As a follow-up to the story below a judge stayed the execution of Warren Lee Hill. Read about it here.
The U.S. Court of Appeals for the 11th Circuit declined July 9 to review the planned execution by the state of Georgia of a man believed to be “intellectually disabled” by all seven mental health experts whom have reviewed him.
Warren Lee Hill’s execution is planned for 7 p.m., July 15. Hill’s lawyers have filed an appeal, asking for last minute intervention by the Supreme Court.
“All experts who have evaluated Warren Hill agree that he fits the diagnostic classification of intellectually disabled, formerly called mentally retarded,” the ACLU stated in a news release. “It has been more than a decade since the Supreme Court ruled in Atkins v. Virginia that executing intellectually disabled prisoners violates the 8th Amendment’s ban on cruel and unusual punishment. The court noted that their disability ‘places them at special risk of wrongful execution.'”
In the Atkins decision, decided in 2002, the Supreme Court, in a 6-3 decision, ended the death penalty against people with “mental retardation.” However, the court deferred to the states to create standards for determining whom is ineligible under the standard.
Georgia is the only state in the nation to require that a defendant prove he is ineligible “beyond a reasonable doubt,” the strictest legal standard in the criminal justice system.
Three experts in 2000 found that Hill has an IQ of 70, placing him right on the line of what is generally considered as ineligible for the death penalty in light of the Atkins decision, according to the Albany Herald. However, all three of those experts have since recanted their findings.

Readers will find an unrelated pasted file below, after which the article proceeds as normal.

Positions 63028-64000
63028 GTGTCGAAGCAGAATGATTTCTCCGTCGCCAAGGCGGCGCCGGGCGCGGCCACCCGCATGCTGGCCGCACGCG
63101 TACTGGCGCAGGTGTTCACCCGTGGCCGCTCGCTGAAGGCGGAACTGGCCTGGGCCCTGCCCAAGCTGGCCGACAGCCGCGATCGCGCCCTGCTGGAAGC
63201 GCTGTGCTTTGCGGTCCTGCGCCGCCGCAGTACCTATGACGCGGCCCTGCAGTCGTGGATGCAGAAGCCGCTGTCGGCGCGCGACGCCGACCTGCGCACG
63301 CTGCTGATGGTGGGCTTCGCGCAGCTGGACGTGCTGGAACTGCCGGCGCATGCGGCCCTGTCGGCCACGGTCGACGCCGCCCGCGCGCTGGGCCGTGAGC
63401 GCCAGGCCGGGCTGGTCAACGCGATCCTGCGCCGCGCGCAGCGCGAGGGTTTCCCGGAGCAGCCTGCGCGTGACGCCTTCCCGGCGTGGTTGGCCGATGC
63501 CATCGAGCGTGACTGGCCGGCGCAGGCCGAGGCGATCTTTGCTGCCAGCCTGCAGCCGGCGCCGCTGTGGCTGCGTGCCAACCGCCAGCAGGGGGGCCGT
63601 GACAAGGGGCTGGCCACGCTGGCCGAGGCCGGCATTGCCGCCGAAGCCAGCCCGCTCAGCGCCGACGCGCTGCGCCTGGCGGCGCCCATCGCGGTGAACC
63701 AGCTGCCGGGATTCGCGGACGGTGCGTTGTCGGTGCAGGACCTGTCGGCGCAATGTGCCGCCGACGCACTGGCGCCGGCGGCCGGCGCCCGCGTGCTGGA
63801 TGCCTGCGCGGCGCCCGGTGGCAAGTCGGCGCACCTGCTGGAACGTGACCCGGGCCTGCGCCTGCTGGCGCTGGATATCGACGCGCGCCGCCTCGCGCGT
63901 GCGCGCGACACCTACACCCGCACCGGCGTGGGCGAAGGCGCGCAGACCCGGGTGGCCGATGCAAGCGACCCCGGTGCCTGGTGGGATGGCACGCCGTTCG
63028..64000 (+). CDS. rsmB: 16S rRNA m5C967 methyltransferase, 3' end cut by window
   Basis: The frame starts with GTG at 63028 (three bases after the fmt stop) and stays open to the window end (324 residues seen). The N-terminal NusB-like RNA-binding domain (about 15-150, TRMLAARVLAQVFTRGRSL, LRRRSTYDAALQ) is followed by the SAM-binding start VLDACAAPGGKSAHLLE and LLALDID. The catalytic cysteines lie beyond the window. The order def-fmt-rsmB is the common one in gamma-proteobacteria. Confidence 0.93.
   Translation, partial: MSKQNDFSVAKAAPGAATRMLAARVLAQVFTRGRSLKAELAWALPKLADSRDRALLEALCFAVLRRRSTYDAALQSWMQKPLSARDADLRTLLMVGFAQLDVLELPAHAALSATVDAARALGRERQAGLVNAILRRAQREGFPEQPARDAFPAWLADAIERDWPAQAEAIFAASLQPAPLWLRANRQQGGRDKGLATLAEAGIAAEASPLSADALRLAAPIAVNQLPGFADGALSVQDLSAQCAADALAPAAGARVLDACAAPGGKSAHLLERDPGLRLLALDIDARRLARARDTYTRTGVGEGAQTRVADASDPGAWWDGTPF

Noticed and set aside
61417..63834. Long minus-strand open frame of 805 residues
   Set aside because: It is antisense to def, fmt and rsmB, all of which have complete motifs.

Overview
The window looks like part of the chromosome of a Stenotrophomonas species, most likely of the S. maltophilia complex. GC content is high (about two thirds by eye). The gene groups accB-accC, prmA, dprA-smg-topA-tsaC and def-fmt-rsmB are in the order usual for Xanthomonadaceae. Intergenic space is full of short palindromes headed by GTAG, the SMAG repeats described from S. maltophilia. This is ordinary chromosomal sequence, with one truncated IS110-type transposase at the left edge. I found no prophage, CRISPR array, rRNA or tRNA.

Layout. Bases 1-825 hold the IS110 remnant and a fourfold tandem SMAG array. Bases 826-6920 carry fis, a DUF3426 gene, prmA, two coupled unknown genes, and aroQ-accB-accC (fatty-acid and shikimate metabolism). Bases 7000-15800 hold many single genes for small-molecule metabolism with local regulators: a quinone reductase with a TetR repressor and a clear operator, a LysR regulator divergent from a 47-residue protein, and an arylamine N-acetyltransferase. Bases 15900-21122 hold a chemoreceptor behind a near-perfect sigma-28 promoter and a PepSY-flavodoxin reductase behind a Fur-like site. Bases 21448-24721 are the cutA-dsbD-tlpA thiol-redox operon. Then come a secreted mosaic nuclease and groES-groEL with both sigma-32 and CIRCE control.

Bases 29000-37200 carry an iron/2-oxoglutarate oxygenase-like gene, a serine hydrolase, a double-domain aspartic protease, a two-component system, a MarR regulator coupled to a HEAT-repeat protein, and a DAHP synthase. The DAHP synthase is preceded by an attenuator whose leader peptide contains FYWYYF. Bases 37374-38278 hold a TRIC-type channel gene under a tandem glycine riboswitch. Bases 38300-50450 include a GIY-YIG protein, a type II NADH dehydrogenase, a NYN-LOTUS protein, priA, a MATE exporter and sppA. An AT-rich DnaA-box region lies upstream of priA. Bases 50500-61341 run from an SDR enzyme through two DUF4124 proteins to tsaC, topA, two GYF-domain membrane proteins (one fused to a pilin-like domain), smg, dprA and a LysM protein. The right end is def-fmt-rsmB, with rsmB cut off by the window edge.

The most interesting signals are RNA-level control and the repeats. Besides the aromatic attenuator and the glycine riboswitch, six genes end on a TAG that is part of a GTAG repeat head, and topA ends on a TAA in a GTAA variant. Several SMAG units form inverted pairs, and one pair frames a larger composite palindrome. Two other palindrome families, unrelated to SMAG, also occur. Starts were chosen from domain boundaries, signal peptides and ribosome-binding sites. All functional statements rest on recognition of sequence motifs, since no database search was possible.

The state of Georgia has twice already almost invoked the death penalty against Hill.
On February 19, 2013, Georgia came within 30 minutes of executing Hill, before the 11th Circuit intervened, agreeing to listen to additional hearings on the question of whether Warren Hill, 53, is ineligible for capital punishment. Hill was also almost executed in July 2012, before a court stepped in to block the execution within 90 minutes of its scheduled time.
The 11th Circuit upheld the state’s use of Georgia’s beyond a reasonable doubt for the death penalty in November 2011, in a 7-4 decision, despite protests from the defendant’s attorneys and the dissenting justices that the standard makes it nearly impossible to spare an individual from execution.
Hill was placed on death row after killing a fellow inmate, Joseph Handspike, in 1990. He was already serving a life sentence for killing his girlfriend.
The case is not the first recent case that raised the question of the effectiveness of the Atkins decision. The state of Texas executed Milton Mathis in July 2011 and Marvin Wilson in August 2012, despite multiple findings they had recorded IQs of less than 70.